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New Inventions – More FAQ’s..

The Inventhelp Successful Inventions recently proposed changes which will force foreign trade mark applicants to engage a US-based attorney, in a bid to limit inaccurate and fraudulent applications by self-filers. The proposed changes, published through a Notice of Proposed Rulemaking (NPR) on 15 February 2019, will affect foreign applicants who would otherwise be allowed to file trade marks directly with the USPTO without engaging a licensed US attorney.

The NPR Summary reads: America Patent and Trademark Office (USPTO or Office) proposes to amend the Rules of Practice in Trademark Cases and also the rules regarding Representation of Others Before the USA Patent and Trademark Office to require applicants, registrants, or parties to a proceeding whose domicile or principal place of business is not really located within the USA or its territories (hereafter foreign applicants, registrants, or parties) to be represented by legal counsel that is an active member in good standing in the bar from the highest court of any state in the U.S. (including the District of Columbia and any Commonwealth or territory from the U.S.). A requirement that such foreign applicants, registrants, or parties be represented by a qualified U.S. attorney will instill greater confidence inside the public that U.S. registrations that issue to foreign applicants are not susceptible to invalidation for reasons like improper signatures and make use of claims and allow the USPTO to more efficiently use available mechanisms to enforce foreign applicant compliance with statutory and regulatory requirements in trademark matters.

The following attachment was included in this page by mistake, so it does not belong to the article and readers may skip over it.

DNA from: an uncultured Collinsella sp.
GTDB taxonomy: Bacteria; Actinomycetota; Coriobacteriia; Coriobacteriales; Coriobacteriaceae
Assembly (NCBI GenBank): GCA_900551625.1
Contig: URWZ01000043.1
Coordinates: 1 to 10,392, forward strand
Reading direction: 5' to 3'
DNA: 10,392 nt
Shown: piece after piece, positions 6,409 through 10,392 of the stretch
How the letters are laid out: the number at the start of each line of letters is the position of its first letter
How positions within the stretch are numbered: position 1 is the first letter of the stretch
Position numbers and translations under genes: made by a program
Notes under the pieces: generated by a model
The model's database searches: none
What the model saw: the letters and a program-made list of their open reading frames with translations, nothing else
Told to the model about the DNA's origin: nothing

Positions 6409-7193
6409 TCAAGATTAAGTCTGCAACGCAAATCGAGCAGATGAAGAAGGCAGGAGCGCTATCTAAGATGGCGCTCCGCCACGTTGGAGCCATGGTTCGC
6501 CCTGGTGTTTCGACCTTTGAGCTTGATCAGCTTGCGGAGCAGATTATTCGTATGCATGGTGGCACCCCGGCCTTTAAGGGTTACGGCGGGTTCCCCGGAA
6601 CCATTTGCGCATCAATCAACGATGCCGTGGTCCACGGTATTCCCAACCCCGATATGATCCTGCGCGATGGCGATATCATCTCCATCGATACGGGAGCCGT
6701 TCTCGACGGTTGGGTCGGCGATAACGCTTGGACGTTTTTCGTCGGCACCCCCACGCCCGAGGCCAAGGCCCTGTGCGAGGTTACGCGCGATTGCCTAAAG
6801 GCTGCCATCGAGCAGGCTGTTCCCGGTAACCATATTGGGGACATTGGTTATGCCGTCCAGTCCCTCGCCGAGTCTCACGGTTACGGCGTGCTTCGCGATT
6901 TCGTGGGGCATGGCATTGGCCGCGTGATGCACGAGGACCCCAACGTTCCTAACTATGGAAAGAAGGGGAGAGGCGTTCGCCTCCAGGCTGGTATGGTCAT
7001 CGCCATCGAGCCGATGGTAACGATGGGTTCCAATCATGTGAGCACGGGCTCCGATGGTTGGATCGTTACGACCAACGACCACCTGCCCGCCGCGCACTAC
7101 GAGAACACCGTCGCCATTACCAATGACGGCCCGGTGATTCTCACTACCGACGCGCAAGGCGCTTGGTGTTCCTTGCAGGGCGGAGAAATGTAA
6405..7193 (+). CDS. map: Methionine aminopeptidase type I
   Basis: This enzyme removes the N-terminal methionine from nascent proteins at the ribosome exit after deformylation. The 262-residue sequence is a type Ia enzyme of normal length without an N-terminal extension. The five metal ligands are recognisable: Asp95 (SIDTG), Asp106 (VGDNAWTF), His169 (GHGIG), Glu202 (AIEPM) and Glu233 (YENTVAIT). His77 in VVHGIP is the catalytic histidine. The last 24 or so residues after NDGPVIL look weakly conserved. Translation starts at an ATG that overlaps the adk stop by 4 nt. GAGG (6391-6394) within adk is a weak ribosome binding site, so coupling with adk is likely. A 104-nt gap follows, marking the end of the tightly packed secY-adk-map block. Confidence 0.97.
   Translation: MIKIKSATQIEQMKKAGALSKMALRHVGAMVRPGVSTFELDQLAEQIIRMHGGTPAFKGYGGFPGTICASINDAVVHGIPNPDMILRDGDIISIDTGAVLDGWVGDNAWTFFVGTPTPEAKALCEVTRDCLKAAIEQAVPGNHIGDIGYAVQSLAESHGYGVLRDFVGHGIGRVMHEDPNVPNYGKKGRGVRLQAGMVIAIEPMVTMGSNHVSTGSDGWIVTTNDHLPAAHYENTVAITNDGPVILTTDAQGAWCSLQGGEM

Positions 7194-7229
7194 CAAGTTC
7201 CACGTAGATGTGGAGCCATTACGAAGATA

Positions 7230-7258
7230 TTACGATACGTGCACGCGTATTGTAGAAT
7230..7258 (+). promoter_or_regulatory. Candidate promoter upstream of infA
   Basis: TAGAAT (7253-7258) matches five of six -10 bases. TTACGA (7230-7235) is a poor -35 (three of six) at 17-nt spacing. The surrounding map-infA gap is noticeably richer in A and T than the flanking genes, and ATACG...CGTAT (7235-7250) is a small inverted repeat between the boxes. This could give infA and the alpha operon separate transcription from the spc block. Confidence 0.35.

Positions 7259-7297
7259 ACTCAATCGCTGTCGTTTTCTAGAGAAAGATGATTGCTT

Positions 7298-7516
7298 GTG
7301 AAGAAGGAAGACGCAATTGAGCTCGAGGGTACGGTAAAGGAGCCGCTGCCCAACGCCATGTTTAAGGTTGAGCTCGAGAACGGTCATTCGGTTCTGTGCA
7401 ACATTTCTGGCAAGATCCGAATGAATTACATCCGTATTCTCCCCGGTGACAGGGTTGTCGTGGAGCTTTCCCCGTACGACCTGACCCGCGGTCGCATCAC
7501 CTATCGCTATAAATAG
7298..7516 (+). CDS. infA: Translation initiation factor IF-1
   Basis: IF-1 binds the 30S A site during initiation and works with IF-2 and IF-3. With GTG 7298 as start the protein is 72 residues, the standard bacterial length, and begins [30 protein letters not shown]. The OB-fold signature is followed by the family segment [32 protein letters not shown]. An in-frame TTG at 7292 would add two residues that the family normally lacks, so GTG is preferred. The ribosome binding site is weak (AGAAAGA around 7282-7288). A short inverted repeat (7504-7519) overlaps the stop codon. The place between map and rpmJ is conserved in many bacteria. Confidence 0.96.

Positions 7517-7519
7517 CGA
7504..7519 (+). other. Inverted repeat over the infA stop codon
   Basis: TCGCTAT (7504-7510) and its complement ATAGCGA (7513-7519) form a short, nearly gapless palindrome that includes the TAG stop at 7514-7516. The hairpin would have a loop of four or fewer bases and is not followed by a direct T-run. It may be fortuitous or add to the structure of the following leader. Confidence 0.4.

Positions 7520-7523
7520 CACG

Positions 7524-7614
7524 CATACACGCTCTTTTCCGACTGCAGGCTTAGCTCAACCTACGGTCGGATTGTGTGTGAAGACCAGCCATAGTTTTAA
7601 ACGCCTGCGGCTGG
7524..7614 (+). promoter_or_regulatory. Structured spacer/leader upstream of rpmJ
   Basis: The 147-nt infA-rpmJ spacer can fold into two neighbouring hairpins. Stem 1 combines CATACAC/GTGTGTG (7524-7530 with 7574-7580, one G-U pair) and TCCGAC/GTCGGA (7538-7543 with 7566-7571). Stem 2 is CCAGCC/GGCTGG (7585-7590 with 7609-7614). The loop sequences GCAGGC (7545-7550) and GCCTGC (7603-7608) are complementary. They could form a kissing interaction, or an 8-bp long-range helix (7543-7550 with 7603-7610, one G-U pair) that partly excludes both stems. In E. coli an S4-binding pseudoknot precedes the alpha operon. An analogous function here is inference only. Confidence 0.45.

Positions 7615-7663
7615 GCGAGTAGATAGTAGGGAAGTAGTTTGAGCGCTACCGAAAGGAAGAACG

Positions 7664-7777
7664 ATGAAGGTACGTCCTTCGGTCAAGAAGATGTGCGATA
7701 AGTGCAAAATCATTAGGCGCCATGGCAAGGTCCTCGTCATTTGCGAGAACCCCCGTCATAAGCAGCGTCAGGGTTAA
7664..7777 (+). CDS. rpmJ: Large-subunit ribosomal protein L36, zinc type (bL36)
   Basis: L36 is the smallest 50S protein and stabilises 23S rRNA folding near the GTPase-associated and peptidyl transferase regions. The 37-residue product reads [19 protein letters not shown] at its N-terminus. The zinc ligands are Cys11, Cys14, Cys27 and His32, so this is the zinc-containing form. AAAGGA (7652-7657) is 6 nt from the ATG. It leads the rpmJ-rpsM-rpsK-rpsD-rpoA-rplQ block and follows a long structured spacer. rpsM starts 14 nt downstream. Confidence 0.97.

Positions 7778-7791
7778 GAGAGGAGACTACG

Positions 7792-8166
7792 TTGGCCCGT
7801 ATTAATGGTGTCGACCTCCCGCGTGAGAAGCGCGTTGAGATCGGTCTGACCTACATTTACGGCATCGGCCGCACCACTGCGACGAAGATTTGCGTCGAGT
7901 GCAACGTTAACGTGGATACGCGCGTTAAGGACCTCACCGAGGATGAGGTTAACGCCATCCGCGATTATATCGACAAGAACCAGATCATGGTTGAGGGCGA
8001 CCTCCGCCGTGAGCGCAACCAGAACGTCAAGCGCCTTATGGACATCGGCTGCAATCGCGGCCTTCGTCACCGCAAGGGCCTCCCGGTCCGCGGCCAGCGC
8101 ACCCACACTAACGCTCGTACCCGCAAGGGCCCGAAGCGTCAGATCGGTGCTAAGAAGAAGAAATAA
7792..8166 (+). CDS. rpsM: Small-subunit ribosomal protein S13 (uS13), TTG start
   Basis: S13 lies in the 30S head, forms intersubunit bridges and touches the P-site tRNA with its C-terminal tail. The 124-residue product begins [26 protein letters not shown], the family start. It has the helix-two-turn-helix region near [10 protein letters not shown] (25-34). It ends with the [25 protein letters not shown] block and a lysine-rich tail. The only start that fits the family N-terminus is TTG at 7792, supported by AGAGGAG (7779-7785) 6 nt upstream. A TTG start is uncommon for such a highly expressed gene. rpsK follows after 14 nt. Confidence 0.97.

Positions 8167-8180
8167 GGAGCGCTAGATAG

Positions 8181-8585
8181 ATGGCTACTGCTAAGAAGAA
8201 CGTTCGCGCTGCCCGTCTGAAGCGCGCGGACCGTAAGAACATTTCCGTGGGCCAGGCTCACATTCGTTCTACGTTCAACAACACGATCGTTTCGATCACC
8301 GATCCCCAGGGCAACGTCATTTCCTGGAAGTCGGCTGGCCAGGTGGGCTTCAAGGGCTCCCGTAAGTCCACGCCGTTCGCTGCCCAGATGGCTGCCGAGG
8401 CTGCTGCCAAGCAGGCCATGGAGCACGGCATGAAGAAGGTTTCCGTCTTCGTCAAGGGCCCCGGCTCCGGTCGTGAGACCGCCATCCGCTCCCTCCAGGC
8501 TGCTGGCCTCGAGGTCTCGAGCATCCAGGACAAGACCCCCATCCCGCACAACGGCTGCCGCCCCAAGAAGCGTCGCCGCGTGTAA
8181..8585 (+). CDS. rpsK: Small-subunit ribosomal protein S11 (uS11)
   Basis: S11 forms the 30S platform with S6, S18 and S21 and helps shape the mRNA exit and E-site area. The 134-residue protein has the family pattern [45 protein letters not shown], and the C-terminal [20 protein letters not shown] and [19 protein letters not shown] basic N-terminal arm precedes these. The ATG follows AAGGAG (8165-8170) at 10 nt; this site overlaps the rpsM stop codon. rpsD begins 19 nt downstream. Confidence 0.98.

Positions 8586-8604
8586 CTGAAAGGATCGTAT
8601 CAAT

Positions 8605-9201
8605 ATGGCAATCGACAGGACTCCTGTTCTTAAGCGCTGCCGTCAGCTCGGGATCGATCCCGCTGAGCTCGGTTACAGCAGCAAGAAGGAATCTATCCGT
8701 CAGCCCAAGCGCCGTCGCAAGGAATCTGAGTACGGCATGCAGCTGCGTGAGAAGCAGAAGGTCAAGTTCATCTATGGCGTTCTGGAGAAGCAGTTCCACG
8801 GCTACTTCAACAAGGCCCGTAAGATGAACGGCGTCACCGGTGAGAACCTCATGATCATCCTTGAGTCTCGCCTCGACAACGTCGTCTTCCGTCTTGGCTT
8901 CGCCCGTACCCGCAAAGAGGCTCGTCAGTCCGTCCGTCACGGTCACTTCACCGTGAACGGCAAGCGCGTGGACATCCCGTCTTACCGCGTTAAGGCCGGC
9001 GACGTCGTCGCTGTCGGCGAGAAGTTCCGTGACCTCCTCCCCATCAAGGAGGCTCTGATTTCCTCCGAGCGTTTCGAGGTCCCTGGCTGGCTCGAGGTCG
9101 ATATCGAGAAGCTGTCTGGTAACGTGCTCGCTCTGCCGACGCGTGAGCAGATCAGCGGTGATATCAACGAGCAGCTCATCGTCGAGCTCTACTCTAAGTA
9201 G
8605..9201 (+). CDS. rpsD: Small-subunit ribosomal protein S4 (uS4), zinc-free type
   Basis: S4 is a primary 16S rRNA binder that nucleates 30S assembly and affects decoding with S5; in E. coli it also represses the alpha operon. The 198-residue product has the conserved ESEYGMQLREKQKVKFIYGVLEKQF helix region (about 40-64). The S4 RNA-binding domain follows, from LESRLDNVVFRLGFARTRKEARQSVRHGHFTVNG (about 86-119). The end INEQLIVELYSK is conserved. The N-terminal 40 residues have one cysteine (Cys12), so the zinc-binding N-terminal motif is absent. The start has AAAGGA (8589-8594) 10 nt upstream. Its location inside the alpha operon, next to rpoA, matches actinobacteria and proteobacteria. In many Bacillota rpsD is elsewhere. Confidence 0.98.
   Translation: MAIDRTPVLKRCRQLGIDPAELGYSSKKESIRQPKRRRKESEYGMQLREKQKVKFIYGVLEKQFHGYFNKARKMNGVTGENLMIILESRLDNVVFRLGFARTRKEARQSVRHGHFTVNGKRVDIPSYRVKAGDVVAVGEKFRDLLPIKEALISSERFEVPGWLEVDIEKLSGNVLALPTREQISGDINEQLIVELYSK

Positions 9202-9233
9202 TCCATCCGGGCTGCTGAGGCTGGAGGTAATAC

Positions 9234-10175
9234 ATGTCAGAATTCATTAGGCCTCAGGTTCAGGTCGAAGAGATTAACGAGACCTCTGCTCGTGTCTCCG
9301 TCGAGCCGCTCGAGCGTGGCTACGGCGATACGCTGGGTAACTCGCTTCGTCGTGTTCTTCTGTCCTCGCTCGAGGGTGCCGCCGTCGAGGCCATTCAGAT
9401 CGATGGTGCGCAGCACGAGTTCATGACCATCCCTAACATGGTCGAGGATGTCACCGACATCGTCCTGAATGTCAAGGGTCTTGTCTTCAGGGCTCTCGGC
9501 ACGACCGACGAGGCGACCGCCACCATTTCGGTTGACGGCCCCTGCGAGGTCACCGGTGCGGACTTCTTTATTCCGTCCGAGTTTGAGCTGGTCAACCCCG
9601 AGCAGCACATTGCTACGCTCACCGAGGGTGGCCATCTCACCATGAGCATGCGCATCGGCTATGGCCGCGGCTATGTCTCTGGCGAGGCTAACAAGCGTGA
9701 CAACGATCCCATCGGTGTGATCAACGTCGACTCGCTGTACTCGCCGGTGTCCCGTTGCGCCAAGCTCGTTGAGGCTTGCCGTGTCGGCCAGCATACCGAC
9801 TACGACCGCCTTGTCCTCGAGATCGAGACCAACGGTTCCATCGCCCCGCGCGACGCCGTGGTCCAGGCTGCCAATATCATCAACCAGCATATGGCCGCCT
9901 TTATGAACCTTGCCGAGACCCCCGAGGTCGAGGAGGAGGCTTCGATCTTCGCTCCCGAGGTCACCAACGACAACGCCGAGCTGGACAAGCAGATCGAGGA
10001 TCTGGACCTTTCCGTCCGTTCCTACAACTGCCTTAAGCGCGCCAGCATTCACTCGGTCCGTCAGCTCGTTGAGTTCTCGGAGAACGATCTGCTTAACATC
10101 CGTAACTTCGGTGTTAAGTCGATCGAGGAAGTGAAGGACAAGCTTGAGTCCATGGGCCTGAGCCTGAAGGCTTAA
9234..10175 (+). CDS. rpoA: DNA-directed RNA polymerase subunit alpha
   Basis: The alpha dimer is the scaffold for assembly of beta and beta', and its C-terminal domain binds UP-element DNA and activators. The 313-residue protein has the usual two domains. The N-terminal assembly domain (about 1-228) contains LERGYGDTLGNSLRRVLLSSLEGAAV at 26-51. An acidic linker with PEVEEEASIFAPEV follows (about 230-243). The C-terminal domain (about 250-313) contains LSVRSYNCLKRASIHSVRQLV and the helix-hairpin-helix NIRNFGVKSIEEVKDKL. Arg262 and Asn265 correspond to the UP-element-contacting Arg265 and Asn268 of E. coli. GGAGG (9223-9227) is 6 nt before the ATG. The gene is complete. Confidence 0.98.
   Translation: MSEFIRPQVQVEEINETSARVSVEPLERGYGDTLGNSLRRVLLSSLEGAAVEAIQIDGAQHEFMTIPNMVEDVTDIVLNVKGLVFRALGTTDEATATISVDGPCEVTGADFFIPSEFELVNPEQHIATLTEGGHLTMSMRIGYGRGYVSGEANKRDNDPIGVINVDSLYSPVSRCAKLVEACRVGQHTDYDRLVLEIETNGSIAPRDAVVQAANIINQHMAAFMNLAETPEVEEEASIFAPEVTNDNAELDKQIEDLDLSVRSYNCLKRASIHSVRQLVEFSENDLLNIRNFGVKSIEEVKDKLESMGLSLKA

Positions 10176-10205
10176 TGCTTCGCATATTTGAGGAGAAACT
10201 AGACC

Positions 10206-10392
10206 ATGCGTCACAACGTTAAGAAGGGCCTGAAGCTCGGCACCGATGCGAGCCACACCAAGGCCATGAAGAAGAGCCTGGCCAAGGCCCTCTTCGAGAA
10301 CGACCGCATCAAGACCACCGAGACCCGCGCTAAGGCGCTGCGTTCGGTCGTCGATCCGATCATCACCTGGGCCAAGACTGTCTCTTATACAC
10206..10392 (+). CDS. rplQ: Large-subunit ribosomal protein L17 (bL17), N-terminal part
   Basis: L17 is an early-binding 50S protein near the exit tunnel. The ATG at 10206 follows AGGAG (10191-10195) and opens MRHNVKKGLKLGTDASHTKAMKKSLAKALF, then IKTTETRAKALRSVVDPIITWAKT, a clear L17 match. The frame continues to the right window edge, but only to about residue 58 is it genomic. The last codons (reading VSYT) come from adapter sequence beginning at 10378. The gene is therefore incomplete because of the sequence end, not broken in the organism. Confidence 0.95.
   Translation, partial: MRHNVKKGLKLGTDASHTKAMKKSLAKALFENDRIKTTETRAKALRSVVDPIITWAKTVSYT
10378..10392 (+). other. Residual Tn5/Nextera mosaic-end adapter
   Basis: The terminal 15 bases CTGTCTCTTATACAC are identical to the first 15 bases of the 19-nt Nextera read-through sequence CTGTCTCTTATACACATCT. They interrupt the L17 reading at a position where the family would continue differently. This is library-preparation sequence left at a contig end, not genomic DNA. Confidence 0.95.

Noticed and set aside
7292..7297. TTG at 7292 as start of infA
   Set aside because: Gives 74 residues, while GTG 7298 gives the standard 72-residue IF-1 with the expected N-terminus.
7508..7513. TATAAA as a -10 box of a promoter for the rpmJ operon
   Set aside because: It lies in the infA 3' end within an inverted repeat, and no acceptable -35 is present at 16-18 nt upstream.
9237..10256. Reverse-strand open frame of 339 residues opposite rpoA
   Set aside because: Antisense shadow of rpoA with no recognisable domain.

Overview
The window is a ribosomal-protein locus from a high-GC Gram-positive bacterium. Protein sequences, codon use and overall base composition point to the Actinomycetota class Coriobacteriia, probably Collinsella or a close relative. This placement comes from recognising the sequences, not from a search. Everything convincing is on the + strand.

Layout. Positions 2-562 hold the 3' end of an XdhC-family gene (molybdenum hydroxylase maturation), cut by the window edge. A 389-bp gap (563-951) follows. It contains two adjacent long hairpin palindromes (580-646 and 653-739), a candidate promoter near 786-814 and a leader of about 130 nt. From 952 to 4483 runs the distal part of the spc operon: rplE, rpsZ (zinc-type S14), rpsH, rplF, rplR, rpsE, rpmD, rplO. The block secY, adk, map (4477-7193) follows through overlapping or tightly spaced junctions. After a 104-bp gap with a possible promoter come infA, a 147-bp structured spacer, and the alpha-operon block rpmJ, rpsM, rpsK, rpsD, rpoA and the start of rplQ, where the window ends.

At Michael Buck IP, we already work closely with several licensed US attorneys who can still aid in expanding protection of our client’s trade marks into the USA . No changes to those arrangements will likely be necessary and we remain offered to facilitate US trade mark applications on the part of our local clients.

United States designations filed through the Madrid protocol will fall inside the proposed new requirements. However, it is actually anticipated that the USPTO will review procedures for designations which proceed right through to acceptance at the first instance in order that a US Attorney will not need to be appointed in this instance. Office Actions will need to be responded to by qualified US Attorneys. This change will affect self-filers into the United States – our current practice of engaging How To Obtain A Patent to answer Office Actions on the part of our local clients will never change.

A huge change is set in the future into force for Australian trade mark owners, who, from 25 February 2019, will not be in a position to rely on the commencement of infringement proceedings as being a defense to groundless threats. Currently, a trade mark owner who commenced infringement proceedings against another party was exempt from the cross-claim of groundless or unjustified threats. However, this will soon not be possible.

This amendment towards the Trade Marks Act will take consistency throughout the Australian Patents Act, Designs Act, Plant Breeder’s Rights Act as well as the Trade Mark Act, which so far, was the only act to permit this defense. We expect that the removal of this area of the Trade Marks Act will allow the “unjustified threats” provisions from the Trade Marks Act to become interpreted like the Inventhelp Store. Thus, we feel it is likely that in the event that infringement proceedings are brought against an event who vafnjl ultimately found to not be infringing or the trade mark is located to be invalid, the trade mark owner will likely be deemed to possess made unjustified or groundless threats.

In addition, a new provision will likely be included in the Patents Act, Designs Act, Trade Marks Act and Plant Breeder’s Rights Act affording the court the ability to award additional damages when one is deemed to possess made unjustified threats of proceedings for infringement. The legal court will consider several factors, such as the conduct in the trade mark owner after making the threat, any benefit derived through the trade mark owner through the threat and the flagrancy in the threat, in deciding whether additional damages are to be awarded from the trade mark owner.

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